(I'm going to cross post this to my blog, but I think it will get a better variety of comment here!)
So I've been looking at some of the advice presented about knitting to fit and choosing patterns that suit and I thought that they missed on a few details. Using your own wardrobe to see what suits you.
To start you will need some paint chips, those strips of colour available free; and a notebook or camera.
Now you root around in your wardrobe.
First you need to take an overall look at your wardrobe. Split it into the basic four themes. Work; Leisure; formal and other. Look at what they're composed of, how do the garments flow? More flowing garments are better complemented by finer gauge yarns. You also need to look at the gaps in your wardrobe, where would there be space for knits and what would add usefulness to things? Make notes as you go.
You need to examine the garments and see what it is about the garment you like, put it on and see what you think about it and why you like it. Is it the colour? The shape? The fabric? Use the paint chips in your notes to colour match things that you like the colour of and that you get compliments about. You will probably see that there are themes running through your wardrobe. The colour chips also come in useful, particularly if you get a good variety, in seeing complimentary colours, colours that would suit what is there already.
Now look at the items you don't wear. Why not? Ill fitting? note what's bad about them, note what attracted you in the first place to them. Colour? A single detail? Sketch or photograph them and be honest with yourself, do you really need them? If they're all bad, note it, note what doesn't suit it's often as important as what does suit and get rid of them. I have one main rule about outfits, if you have to tug on it beyond the Picard Manoeuvre to rearrange your garment after sitting, then there is something wrong about it. Examine what makes your uncomfortable about it. You may be able to change the garment a little to fix it, all those pretty knitted and crocheted edgings might come into use.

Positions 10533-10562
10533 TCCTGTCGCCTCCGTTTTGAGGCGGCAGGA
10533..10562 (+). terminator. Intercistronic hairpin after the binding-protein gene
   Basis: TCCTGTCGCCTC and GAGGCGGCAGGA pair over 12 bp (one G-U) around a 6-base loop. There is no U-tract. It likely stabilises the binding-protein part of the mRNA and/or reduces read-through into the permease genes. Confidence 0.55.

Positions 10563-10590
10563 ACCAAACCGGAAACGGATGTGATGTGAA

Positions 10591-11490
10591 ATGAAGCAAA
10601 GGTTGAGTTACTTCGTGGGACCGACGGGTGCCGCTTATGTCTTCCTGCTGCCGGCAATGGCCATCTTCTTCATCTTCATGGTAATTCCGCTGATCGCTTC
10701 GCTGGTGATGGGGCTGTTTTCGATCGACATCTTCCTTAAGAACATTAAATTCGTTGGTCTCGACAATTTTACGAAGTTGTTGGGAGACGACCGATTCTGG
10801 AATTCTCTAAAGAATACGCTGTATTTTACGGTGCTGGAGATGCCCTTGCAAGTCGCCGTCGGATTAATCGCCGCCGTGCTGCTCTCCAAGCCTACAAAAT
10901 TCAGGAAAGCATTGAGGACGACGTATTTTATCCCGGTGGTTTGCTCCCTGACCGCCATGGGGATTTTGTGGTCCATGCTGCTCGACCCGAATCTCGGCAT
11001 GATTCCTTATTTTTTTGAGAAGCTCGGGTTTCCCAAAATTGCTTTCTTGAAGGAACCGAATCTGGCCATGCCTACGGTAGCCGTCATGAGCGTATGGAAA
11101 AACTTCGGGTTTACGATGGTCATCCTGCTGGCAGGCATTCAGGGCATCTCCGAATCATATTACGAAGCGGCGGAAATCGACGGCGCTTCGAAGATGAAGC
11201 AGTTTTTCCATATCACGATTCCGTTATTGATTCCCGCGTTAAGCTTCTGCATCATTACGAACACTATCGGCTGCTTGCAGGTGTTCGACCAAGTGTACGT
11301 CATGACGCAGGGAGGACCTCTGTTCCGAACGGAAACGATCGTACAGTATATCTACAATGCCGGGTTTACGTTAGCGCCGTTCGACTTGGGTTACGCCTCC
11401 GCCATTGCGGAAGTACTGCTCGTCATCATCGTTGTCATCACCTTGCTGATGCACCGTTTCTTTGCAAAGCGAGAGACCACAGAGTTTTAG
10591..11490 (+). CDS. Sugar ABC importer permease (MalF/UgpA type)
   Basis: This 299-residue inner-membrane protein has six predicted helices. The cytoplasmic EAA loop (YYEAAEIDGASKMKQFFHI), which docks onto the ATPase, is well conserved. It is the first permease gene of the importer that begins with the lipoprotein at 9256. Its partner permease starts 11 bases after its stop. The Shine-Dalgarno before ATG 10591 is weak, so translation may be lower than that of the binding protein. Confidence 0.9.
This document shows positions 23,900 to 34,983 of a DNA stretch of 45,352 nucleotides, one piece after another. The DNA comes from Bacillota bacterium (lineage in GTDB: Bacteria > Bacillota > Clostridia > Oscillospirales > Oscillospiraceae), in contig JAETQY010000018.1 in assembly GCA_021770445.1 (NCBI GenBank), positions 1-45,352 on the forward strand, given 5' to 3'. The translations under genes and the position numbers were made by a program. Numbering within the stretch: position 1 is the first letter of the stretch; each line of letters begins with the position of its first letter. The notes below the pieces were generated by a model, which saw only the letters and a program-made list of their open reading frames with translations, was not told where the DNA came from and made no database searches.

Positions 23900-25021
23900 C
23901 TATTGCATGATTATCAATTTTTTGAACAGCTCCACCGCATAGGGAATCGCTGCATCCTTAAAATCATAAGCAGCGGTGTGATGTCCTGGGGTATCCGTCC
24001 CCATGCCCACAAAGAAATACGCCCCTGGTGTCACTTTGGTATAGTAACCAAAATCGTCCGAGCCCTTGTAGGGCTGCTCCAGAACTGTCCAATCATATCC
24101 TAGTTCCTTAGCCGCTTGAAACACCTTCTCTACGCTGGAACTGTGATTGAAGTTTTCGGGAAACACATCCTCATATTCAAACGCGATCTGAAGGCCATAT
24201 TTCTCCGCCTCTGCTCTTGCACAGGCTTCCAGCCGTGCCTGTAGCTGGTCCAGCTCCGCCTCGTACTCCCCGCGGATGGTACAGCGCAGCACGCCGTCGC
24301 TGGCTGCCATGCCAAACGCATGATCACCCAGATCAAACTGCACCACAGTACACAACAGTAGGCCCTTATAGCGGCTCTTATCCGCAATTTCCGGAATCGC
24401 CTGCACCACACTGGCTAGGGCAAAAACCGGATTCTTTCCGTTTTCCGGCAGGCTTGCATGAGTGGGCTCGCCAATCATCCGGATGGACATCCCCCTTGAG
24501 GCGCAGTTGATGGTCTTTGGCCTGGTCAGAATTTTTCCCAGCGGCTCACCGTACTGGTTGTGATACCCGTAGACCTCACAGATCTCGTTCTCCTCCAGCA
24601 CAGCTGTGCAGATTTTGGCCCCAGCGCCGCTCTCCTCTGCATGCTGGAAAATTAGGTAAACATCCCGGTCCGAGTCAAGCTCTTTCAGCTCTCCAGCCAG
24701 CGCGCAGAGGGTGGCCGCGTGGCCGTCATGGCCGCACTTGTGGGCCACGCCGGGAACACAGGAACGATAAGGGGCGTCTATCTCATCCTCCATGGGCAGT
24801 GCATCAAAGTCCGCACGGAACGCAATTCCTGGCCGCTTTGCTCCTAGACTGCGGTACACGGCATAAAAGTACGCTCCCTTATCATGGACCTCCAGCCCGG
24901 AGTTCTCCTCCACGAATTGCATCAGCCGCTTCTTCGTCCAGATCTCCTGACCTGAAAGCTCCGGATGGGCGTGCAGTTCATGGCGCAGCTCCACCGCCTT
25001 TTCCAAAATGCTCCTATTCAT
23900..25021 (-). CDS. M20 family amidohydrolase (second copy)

I know folks have rules about how long since you wore something that suggests when you should get rid of something. However you should remember that there are some things you may want to hold on to, beyond the regular spacings. A good interview outfit that fits is important but ensure it still fits well and is complete.
Now what you need to do is get a measuring tape and either use someone else to help and measure yourself or conduct a cheats method; take some items you like the look of on you and measure them flat. Note good lengths on you, note what makes you comfortable again.
How deep is good for v-necks, how deep do you like round necks, do you like collars?
Where does waist shaping look good on you, do you need it?
Do you like crop tops? Where should they hit? They are often the same length as shrugs. How low looks good on you? Don’t dismiss them, just because you don’t wear cropped tops, Boleros are another short length.
Waist length tops are another length that can look good and bad on people. Decide if you want it and where is good. Some jackets work at this length.
Next length is the hip length on you, for most if not all people this is a point below the widest part of the waist, often just below crotch length
The last usual length is a long tunic length. Usually this is where the end of your fingers come when you put your hands straight down by your side.
Now there is also the consideration of lifestyle. A lot of top lengths for me are dictated by the fact that many of them have to fit under a biker jacket, so while the length mightn’t be ideal as a look on me it’s more important for me to be warm on the bike!
This is only the start of some thoughts about this topic, here's hoping someone will find use from it.